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man shoveling snow

Freshly fallen snow looks pretty, but the clearing of driveways and sidewalks can prove dangerous. Shoveling several inches of snow could lead to sore muscles and possibly more serious health issues such as a heart attack.

You can minimize your health risks when you’re cleaning up after a winter storm. Catholic Health Physician Partners Cardiologist Chong Park, MD, suggests doing a 10-minute warm-up before going outside.

“Light exercise and stretching allow your muscles and joints to loosen,” he said. “Also, avoid eating a heavy meal and consuming alcohol prior to clearing snow.”

Dr. Park added, “Should symptoms such as chest pain, chest heaviness, palpitations or shortness of breath occur as you shovel snow, stop immediately and seek medical attention.”

Other tips from Dr. Park include:

Dress properly: To stay warm when you’re outside, wear several loose layers of clothing. Additionally, don a water-resistant coat and boots along with a knit hat, scarf and gloves. It’s important to keep your gloves as dry as possible while shoveling. Wet gloves won’t keep your hands warm.

Set your pace: You may want to clear the snow as fast as possible, but that’s when injuries occur. Go slow and do it step-by-step. As much as possible, push snow along the ground. Use a smaller snow shovel to avoid lifting a load that is too heavy. Be sure to take frequent breaks, return inside to warm up and consume plenty of water. It’s also important to clear snow as quickly as possible before it begins to melt and gets too heavy.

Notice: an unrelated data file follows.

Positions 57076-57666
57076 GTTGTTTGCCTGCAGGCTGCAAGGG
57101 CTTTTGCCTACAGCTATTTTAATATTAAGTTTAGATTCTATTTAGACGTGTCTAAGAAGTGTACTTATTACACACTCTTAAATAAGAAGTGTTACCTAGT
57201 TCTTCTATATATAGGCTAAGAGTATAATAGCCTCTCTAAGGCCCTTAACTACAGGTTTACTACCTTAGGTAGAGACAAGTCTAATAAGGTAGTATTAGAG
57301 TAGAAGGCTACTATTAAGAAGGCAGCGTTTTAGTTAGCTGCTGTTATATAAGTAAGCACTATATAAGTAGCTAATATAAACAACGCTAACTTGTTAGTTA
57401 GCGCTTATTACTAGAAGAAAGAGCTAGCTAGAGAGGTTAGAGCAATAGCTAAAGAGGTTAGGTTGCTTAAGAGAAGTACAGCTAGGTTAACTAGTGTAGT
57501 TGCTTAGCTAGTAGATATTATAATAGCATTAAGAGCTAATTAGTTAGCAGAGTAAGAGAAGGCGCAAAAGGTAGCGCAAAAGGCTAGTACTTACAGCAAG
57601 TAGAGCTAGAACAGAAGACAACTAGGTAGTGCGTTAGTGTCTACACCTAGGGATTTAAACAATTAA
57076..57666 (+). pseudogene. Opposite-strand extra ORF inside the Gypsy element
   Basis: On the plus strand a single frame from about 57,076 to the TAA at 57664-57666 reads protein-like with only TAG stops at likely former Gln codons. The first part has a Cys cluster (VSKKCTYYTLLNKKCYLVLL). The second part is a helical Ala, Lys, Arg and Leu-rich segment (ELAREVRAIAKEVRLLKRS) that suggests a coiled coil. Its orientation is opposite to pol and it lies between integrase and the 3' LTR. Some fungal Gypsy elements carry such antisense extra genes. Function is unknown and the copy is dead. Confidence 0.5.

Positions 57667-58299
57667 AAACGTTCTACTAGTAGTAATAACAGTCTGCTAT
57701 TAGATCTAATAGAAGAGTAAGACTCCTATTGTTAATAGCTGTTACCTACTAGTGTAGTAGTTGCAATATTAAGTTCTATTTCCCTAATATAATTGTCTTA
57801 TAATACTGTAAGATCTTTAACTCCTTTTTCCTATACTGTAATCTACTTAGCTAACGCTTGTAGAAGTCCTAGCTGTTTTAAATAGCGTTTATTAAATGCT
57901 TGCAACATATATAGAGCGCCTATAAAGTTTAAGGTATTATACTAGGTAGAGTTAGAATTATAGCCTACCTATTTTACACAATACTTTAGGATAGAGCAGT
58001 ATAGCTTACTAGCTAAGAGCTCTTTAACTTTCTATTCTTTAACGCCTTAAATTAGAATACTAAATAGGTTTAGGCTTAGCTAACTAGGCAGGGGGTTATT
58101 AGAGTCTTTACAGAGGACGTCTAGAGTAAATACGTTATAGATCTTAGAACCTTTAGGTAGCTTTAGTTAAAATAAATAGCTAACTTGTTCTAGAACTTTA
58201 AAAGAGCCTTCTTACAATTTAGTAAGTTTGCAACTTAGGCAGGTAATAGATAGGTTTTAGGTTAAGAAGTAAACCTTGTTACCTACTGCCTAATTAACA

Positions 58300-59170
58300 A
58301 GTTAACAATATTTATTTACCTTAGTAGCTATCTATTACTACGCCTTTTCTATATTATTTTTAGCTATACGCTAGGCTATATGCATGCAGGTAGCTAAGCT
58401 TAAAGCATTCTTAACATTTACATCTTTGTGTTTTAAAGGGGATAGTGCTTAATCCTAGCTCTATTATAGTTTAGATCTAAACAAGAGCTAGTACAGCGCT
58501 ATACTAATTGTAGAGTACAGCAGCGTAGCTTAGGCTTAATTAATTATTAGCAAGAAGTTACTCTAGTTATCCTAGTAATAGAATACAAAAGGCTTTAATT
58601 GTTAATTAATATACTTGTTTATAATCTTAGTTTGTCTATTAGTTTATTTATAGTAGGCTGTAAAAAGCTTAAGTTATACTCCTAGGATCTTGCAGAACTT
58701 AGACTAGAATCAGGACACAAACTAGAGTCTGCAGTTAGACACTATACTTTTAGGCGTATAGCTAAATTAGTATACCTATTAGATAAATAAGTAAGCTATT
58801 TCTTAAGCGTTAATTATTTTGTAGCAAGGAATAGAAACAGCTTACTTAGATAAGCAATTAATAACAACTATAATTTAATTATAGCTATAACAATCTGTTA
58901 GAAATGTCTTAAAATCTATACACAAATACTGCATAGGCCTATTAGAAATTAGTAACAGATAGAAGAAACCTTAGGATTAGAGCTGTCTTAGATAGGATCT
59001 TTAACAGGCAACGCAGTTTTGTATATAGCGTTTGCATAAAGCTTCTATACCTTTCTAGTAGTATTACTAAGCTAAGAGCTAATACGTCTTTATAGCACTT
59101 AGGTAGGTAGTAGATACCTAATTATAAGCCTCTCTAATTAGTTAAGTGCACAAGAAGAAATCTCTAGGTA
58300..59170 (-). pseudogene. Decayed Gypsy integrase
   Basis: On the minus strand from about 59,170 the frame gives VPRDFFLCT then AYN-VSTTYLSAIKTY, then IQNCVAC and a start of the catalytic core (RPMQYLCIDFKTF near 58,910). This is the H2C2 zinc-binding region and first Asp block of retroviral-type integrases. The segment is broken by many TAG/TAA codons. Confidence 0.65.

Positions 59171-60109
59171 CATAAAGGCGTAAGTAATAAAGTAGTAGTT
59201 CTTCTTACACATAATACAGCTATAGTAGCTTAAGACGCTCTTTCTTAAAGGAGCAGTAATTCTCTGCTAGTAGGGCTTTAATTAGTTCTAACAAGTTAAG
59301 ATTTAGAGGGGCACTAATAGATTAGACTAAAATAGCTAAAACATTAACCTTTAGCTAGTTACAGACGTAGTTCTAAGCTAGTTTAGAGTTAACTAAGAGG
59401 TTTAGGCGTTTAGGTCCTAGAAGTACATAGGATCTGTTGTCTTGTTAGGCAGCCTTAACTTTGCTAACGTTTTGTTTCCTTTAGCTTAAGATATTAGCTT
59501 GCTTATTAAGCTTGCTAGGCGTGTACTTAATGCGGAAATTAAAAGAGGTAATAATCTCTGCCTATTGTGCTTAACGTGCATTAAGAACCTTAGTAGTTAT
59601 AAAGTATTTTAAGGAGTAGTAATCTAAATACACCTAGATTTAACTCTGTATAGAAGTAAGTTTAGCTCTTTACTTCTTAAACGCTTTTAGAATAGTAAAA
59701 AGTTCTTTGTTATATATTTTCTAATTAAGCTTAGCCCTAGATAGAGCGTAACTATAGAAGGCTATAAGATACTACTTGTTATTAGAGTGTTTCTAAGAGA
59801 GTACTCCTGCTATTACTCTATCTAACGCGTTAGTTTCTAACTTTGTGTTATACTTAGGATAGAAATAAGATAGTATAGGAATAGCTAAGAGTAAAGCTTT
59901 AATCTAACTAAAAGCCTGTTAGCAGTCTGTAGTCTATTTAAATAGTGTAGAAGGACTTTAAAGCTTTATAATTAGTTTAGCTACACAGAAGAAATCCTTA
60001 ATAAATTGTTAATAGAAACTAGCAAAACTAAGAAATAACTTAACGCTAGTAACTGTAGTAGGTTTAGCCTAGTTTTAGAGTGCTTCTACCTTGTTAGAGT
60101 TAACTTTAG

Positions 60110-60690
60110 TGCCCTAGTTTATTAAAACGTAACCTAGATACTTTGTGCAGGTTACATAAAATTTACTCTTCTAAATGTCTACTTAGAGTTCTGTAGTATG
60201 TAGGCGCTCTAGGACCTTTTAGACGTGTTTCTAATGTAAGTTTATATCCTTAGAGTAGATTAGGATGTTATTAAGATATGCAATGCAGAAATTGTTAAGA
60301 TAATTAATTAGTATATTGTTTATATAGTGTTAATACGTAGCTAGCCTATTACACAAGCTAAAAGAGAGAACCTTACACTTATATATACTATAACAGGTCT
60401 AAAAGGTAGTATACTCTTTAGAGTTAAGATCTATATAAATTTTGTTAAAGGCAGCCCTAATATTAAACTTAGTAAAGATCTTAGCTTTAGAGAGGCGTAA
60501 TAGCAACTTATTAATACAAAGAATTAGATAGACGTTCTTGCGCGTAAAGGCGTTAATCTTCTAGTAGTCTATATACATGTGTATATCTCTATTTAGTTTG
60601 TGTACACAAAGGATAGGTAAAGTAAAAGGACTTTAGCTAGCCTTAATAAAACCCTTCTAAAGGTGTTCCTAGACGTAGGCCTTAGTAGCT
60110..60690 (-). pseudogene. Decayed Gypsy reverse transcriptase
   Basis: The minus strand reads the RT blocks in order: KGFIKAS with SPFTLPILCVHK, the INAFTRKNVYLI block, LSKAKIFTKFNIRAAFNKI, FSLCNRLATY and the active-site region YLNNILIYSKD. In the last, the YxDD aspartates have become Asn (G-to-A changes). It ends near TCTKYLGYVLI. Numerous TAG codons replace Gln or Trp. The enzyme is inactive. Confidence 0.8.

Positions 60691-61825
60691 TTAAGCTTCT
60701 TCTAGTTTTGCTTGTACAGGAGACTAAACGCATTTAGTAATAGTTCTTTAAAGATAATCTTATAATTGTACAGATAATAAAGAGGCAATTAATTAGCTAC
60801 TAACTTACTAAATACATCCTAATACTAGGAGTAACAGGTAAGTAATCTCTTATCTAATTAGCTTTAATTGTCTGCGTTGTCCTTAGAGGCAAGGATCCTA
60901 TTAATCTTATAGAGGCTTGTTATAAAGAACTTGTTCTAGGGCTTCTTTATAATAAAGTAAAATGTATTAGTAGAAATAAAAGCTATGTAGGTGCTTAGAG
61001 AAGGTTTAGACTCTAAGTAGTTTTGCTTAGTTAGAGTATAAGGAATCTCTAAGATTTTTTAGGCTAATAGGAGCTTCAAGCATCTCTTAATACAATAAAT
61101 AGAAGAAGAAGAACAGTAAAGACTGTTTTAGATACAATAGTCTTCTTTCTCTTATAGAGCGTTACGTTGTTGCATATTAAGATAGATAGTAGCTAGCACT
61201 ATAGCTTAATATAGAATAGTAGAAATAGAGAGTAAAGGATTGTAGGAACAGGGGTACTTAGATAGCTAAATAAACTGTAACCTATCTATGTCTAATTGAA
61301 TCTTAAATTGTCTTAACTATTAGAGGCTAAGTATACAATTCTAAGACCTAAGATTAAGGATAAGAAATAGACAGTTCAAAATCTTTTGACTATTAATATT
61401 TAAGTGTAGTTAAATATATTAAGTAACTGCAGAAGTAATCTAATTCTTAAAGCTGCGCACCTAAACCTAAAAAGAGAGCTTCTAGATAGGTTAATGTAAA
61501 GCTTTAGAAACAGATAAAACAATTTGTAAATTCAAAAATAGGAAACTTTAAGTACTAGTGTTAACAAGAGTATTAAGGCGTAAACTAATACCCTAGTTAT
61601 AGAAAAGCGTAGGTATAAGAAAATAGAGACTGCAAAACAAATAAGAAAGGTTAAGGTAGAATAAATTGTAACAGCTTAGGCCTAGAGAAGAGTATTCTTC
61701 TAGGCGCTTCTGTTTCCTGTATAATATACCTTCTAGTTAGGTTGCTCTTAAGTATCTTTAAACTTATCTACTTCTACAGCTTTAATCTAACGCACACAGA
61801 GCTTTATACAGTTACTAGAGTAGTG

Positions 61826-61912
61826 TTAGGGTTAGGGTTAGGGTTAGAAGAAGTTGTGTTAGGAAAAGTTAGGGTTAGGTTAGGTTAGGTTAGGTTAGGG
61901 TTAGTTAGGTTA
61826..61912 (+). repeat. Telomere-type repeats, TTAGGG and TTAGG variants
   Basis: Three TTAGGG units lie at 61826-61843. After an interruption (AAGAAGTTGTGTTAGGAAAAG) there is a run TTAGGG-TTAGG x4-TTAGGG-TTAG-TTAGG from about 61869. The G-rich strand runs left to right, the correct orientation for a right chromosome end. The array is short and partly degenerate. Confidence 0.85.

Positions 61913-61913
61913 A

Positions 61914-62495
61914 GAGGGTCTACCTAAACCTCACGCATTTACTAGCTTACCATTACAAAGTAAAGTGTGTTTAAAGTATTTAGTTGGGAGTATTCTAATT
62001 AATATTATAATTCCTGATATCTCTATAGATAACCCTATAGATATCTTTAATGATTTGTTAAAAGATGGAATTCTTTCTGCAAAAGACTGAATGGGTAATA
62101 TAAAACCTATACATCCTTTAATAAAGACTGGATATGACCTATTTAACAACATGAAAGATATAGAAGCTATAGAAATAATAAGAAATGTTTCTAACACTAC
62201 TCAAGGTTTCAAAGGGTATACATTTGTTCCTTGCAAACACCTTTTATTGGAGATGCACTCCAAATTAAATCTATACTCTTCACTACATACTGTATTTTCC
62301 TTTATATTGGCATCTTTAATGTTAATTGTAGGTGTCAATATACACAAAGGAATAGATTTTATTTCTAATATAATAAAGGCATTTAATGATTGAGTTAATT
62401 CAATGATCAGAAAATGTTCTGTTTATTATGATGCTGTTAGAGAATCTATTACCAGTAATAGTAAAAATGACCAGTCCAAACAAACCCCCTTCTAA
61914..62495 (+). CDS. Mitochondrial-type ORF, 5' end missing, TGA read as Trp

Good form: When lifting snow, it’s important to use your legs. Bending at the waist can lead to an injury. Keep your back straight and squat with your knees wide. Avoid tossing snow. Instead, walk it to where you want to dump it.

Avoid falls: Wear boots with slip-resistant soles. Once you have cleared your driveway and walkway, throw down salt or sand to eliminate any remaining ice or snow and enhance traction.

Additional health and wellness tips from Catholic Health physicians may be found by visiting

St. Francis Heart Center

Highest level of cardiovascular care at locations across Long Island.

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